In November 2018, the second volume of the National Climate Assessment Report mandated by the US government and prepared by the American scientific community was released and was met with an equal dose of cheer and concern. The report was made very popular by the decision of the current US administration to “bury” the report by releasing it on the Friday following Thanksgiving.
The biggest achievement of the report as far as I could see was that it finally laid bare to us all, exactly how badly climate change could harm the United States politically and economically. The implication is that the US can no longer bury its head in the sand and view climate change as something affecting other people.
According to the Global Internal Displacement Centre, since 2008, an average of 24 million people has been displaced by climate change each year. Most of these people came from developing nations in Africa, the Middle East and various parts of Asia. They were running from droughts in Sudan, rising water levels in Bangladesh and typhoons in the Philippines. In Nigeria, desert encroachment alone has led to clashes between cattle herders and farmers over pastures. The biggest cause of all of these is the change in our climate, which is primarily caused by rising temperatures in the Earth’s atmosphere, which in turn is mostly caused by the increased release of carbon emissions into the atmosphere.
Most of these countries are nowhere near the top 20 carbon emitting countries. Most African countries produce less than one percent with the continent accounting for just 2-3 percent of global emissions. On the other hand, the United States is a massive producer of greenhouse gases. In fact, as at 2014, the country accounted for a whopping 15 percent of global emissions. With a 3.4 percent rise in 2018, this figure is now about 19 percent. This is about five times more than produced by the entire African continent.
In addition to this are the massive emissions generated in other countries in their efforts to produce goods and services to serve America’s massive consumer culture. From the cotton fields of India to the oil fields of Saudi Arabia, the US appears to benefit the most from a lot of the activities that are inimical to the environment. So, in reality, if there is any one country to be held responsible for global warming and climate change, it is the United States of America.
Admittedly, such a huge consumer culture seems crucial to the world’s economy. It contributes to the world’s economic wellbeing and watches out for other countries by being the biggest spender, amongst other things. If the United States stopped buying as much as they do, the effect would reverberate across countries around the world, big and small because the States is the biggest paymaster in the world economy.
With such position though, comes great responsibility because times are changing. The outcry on climate change is a universal call for action and perhaps the best way for the US to look out for the world today might be to do the reverse. To lead the charge to change by buying and building less. To save the environment with as much cash, vigor and enthusiasm as it once used to lead us to this point. Or at the very least, to attend and be a part of climate change discussions today with maybe a reduced emphasis on walling off the country from other “shithole” places.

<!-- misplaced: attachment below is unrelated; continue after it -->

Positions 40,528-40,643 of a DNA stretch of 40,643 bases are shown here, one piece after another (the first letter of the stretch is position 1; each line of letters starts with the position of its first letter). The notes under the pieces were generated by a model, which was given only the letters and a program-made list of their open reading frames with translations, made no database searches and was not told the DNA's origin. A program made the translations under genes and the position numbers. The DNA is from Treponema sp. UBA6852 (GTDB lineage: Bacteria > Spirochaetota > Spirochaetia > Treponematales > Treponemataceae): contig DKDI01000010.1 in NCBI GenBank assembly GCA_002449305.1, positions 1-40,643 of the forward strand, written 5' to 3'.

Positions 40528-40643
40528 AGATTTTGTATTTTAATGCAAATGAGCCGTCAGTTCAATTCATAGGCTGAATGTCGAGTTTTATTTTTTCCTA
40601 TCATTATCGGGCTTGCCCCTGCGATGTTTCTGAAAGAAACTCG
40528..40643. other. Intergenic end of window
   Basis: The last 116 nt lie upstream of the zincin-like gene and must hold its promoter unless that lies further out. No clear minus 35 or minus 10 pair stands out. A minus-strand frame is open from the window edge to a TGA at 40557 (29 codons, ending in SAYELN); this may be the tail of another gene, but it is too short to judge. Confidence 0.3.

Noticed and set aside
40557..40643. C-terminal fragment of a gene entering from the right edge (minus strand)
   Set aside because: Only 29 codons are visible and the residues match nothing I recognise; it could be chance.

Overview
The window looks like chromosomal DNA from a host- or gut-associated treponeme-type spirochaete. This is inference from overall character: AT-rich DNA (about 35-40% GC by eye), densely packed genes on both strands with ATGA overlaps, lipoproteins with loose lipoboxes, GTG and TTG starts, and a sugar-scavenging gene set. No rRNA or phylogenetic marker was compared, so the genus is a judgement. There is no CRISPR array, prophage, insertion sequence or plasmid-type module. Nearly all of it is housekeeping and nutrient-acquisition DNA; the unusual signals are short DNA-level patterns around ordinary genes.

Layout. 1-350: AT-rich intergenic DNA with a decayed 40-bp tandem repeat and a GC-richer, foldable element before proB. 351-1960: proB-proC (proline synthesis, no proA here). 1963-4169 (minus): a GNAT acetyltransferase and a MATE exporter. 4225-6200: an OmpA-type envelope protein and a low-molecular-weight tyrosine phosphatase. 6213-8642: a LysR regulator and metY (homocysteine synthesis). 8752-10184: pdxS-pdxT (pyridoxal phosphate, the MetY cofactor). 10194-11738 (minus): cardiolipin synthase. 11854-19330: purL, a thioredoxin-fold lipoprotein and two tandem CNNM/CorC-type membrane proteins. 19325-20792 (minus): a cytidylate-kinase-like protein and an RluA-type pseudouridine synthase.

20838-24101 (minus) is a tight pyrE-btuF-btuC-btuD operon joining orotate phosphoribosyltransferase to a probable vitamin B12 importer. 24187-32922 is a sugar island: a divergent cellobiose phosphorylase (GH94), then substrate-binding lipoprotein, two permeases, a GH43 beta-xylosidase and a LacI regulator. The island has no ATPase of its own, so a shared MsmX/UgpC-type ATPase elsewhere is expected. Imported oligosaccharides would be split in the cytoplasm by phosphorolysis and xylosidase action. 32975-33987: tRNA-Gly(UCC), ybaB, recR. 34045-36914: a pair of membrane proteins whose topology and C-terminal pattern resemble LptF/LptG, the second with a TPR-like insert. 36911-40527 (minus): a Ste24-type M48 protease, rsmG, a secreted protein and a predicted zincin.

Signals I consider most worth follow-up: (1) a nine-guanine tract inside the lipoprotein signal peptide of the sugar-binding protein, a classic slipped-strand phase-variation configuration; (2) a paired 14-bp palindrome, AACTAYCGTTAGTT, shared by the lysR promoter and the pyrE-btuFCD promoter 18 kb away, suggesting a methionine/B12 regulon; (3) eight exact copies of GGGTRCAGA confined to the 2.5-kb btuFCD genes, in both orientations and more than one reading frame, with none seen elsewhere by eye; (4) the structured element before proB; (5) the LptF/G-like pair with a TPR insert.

While it may be the source of numerous green technologies and data on climate change, the American government and her corporations (and I daresay her people) have not shown a collective desire to recognize climate change for the emergency that it is. As a matter of fact, the opposite seems to be the case in recent times under the extant democratically elected president. Progress made under previous administrations have been gradually eroded. From rolling back the EPA regulations to threatening to pull out from the Paris Agreement, things are far from rosy for the environment under President Trump.
The latest climate report has brought all these to the fore. Since its release, the clamour for a more environmentally responsible United States’ government has ratchetted up. An already disturbing situation was unfortunately made worse by the recent tragedy of the California Camp fires, the worst of its kind in the history of the state. The report and recent natural disasters in the country have made climate change a clear and present danger, maybe even more than the somewhat extolled crippling effects of accommodating asylum-seeking immigrants in the country.
For all the effects of climate change on this mighty nation, twice is the impact for Africa. As Amadou Sy nonresident senior fellow and former director of the Africa Growth Initiative at the Brookings Institution puts it, “Africa will bear the brunt of global warming, which will be mainly caused by developed economies and some emerging ones; but Africa often has limited bargaining power in international negotiations”.
I grew up reading about the USA like it was my own country. I have come to understand the immense power she wields in world politics to be largely as a result of her willingness to step up when the occasion calls for it; to lend a helping hand or to pave the way in various issues. From what I can see, the current administration is not about that life but I do not presume to tell a country how to run its own affairs.
I only know, as we all do, that climate change is a problem most perpetuated by a select few but with lasting negative impacts around the world. I only know that the United States ranks high on this list of top perpetrators and that she is also more equipped than most to better insulate herself against the effects of her own dangerous actions. And because I know all these, I believe its high time the US stepped up to her own plate.
The rest of the world is counting on it.
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